Using email automation for ecommerce. It doesn’t matter which email service provider you look at, they all helpfully offer a definition of email automation. The odd thing is however, that it varies ever so slightly to ensure whatever they offer is included.
Let us look at the biggest provider – Mailchimp, who say on their website:
“Email automation is a way to create emails that reach the right people with the right message at the right moment—without doing the work every time, sending automated messages leveraging a marketing automation tool. When you link your website analytics with your email marketing platform, you can target people based on behavior, preferences, and previous sales. Then you can personalise each customer’s experience and increase the relevance of your automated campaigns.”
The important element “without doing the work every time”. So fair to say “doing the work some of the time” – that bit isn’t automatic then. This distinction always is worthy of pointing out the obvious, that if it’s not automatic the first time, refreshing it perpetually isn’t automatic either. Darn that’s annoying! Not as automatic as you might’ve hoped.
In fairness Mailchimp doesn’t say “all the work” and therefore use of the word can be forgiven. However if you are new to ecommerce, perhaps having added it to a retail shop, looking for where all the pre-pandemic customer have gone, needing a slice of the action, you probably need greater clarity than this.
Already encumbered with buying, and in-store displays, staff, stock-holding now with yet another new investment in time and money for everything that ecommerce brings. From website design, SEO through to omnichannel marketing, a huge additional burden, usually requiring upfront costs in anticipation of future sales. Campaign Monitor offer:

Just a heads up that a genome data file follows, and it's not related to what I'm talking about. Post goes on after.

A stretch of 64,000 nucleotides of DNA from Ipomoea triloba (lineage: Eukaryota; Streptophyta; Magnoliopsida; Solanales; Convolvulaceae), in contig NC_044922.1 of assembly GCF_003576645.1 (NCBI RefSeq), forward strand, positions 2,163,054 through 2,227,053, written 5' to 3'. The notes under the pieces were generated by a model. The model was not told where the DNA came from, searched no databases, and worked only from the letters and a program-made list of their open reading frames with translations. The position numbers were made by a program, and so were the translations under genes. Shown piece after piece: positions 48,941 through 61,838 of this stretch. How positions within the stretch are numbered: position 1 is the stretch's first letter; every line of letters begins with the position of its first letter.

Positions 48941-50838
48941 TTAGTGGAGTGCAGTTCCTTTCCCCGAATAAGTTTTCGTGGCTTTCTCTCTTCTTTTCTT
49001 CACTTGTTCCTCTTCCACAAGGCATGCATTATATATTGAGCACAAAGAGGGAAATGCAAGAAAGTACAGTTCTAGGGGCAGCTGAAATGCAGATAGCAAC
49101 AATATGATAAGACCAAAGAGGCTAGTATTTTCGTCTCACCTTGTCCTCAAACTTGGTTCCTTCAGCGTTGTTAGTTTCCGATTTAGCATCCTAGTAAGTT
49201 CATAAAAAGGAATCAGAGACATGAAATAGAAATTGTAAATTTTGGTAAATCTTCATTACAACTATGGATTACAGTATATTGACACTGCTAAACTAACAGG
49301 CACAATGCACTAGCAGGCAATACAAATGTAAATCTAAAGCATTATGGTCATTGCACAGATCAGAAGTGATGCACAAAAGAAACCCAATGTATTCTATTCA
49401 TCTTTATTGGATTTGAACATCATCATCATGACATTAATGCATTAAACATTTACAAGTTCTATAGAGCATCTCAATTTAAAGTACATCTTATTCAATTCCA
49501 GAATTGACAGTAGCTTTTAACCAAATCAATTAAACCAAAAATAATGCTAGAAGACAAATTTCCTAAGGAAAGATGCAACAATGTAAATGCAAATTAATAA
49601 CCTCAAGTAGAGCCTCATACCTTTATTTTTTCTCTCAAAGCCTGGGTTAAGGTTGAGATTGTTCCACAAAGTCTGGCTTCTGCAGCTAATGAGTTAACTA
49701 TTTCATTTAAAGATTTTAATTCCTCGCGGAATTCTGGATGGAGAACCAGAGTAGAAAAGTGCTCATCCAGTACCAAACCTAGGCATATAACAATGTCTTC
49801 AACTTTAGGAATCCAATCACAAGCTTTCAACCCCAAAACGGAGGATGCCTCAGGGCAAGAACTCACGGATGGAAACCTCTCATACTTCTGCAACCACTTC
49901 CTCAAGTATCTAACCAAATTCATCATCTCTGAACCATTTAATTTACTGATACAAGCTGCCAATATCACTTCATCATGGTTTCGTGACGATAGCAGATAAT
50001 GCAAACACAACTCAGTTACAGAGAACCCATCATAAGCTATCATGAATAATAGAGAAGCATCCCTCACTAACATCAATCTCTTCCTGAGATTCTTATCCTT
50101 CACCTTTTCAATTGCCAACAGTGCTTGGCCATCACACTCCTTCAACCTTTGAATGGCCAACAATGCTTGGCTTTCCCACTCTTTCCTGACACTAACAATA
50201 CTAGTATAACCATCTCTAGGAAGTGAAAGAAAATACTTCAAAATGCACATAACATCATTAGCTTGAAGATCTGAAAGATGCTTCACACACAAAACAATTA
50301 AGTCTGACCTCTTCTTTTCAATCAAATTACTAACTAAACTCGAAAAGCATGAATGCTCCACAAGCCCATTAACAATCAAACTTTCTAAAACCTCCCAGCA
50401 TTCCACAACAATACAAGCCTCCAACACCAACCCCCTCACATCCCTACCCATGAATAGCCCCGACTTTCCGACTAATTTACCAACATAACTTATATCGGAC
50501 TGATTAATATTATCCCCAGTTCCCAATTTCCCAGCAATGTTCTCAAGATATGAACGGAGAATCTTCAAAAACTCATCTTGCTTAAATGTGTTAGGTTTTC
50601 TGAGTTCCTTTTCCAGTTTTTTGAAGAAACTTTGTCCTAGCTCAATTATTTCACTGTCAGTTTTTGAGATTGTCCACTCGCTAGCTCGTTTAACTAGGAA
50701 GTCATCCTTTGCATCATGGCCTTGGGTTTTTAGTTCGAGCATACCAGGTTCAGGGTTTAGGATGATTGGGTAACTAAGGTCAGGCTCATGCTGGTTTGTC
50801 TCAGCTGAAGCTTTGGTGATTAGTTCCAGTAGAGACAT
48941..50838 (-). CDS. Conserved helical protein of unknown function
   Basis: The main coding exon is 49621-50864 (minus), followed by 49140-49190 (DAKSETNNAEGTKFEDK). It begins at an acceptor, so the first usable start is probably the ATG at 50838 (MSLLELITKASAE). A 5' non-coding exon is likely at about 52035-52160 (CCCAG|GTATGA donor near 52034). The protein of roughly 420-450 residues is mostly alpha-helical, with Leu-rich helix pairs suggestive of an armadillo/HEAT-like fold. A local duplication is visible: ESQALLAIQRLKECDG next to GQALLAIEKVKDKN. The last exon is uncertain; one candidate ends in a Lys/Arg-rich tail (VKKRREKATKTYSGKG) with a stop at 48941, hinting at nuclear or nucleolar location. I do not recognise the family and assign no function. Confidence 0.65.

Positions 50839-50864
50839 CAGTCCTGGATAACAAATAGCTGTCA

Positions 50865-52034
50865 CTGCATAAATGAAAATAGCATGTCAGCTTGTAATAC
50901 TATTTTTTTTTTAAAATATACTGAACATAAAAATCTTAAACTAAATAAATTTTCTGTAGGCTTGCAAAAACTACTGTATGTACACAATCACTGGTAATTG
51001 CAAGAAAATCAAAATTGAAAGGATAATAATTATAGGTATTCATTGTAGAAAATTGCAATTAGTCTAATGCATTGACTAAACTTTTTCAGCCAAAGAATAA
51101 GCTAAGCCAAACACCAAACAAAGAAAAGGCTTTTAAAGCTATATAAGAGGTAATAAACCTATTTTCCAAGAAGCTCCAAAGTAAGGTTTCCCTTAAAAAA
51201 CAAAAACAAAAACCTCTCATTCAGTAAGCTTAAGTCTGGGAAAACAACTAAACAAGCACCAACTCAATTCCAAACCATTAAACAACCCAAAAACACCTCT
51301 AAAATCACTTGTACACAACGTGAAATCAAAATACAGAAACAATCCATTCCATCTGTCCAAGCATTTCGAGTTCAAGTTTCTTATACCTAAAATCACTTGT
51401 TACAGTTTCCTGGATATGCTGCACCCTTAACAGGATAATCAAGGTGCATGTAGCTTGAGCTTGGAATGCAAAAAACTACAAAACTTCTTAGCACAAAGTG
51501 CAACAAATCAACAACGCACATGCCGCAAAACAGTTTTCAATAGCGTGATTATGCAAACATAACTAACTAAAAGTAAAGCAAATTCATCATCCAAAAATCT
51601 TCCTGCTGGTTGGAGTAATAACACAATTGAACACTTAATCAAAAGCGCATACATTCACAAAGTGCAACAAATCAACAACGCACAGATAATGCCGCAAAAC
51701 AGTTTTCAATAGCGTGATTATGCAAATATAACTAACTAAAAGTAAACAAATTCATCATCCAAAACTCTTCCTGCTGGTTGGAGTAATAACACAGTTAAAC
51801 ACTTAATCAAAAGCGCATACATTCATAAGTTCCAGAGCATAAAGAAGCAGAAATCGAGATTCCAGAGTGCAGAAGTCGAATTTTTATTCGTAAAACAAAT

“Email automation is the ability to send time or action triggered emails to subscribers with relevant information. Automation is useful for a variety of marketing purposes. Whether it’s a triggered workflow that helps nurture new leads, birthday greetings that add a personal touch, or automated blog updates that take the legwork out of staying in touch with your audience — email automation makes email marketing more efficient, personalised, and relevant.”
Again not mentioned is the set-up required and perpetual up-dating to maintain relevance and freshness. Interestingly high on their agenda is their appropriateness of personalisation. Why you may ask? Because while email has enjoyed the luxury of highest returns as a go-to medium (one where you’re not waiting for the customer to find you – which usually is followed by the word eventually), personalisation is now the by-word for success in ecommerce.
Back in the 1990s, when CRM was in its infancy, it was appreciated by the likes of Experian, Forbes and Pearson that it was 6x less expensive to keep and existing consumer than get a new one. Roll that forward 20 years and finally the ecommerce world’s enlightenment, is the finally appreciation of just how powerful personalisation is in comparison to every other element in selling.
To be careful here, personalisation is not adding someone’s name or birthday to something – as a few ESPs would have you believe, usually the ones that do no more than this. But it is rather the perceptiveness of retailers identifying products exclusive to the individual consumer to whom your message is going.
In the above graph is indicated that organisations – primarily based in the UK and Europe for this survey – now undertake some form of personalisation in their marketing activity. (Conversion Rate Optimisation Report) from Econsultancy and RedEye Optimisation. That 71% represents an uptick from 62% last year, and is the highest level reported by client-side respondents in at least 5 years.